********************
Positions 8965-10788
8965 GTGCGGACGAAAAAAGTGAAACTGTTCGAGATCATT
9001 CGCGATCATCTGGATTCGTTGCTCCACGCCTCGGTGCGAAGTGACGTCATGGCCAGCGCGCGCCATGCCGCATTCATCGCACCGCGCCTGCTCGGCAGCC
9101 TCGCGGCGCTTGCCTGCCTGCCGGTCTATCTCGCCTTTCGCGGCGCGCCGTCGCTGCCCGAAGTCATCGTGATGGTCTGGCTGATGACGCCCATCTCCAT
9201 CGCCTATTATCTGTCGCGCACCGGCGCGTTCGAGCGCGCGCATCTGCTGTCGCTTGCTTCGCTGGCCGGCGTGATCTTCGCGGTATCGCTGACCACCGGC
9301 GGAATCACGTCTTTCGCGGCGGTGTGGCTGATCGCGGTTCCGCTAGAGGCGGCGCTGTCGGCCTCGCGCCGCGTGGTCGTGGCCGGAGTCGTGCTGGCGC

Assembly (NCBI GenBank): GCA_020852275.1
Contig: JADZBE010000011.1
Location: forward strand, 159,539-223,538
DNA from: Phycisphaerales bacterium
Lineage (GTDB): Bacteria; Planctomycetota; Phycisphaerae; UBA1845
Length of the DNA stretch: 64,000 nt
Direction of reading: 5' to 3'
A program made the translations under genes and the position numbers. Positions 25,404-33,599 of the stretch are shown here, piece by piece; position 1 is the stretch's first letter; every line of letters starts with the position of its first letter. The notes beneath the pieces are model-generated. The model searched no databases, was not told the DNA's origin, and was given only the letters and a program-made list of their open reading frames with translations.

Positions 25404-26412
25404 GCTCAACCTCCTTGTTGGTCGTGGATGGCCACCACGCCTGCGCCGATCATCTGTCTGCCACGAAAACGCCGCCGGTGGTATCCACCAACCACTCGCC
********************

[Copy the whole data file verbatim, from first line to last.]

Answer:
Positions 8965-10788
8965 GTGCGGACGAAAAAAGTGAAACTGTTCGAGATCATT
9001 CGCGATCATCTGGATTCGTTGCTCCACGCCTCGGTGCGAAGTGACGTCATGGCCAGCGCGCGCCATGCCGCATTCATCGCACCGCGCCTGCTCGGCAGCC
9101 TCGCGGCGCTTGCCTGCCTGCCGGTCTATCTCGCCTTTCGCGGCGCGCCGTCGCTGCCCGAAGTCATCGTGATGGTCTGGCTGATGACGCCCATCTCCAT
9201 CGCCTATTATCTGTCGCGCACCGGCGCGTTCGAGCGCGCGCATCTGCTGTCGCTTGCTTCGCTGGCCGGCGTGATCTTCGCGGTATCGCTGACCACCGGC
9301 GGAATCACGTCTTTCGCGGCGGTGTGGCTGATCGCGGTTCCGCTAGAGGCGGCGCTGTCGGCCTCGCGCCGCGTGGTCGTGGCCGGAGTCGTGCTGGCGC

Assembly (NCBI GenBank): GCA_020852275.1
Contig: JADZBE010000011.1
Location: forward strand, 159,539-223,538
DNA from: Phycisphaerales bacterium
Lineage (GTDB): Bacteria; Planctomycetota; Phycisphaerae; UBA1845
Length of the DNA stretch: 64,000 nt
Direction of reading: 5' to 3'
A program made the translations under genes and the position numbers. Positions 25,404-33,599 of the stretch are shown here, piece by piece; position 1 is the stretch's first letter; every line of letters starts with the position of its first letter. The notes beneath the pieces are model-generated. The model searched no databases, was not told the DNA's origin, and was given only the letters and a program-made list of their open reading frames with translations.

Positions 25404-26412
25404 GCTCAACCTCCTTGTTGGTCGTGGATGGCCACCACGCCTGCGCCGATCATCTGTCTGCCACGAAAACGCCGCCGGTGGTATCCACCAACCACTCGCC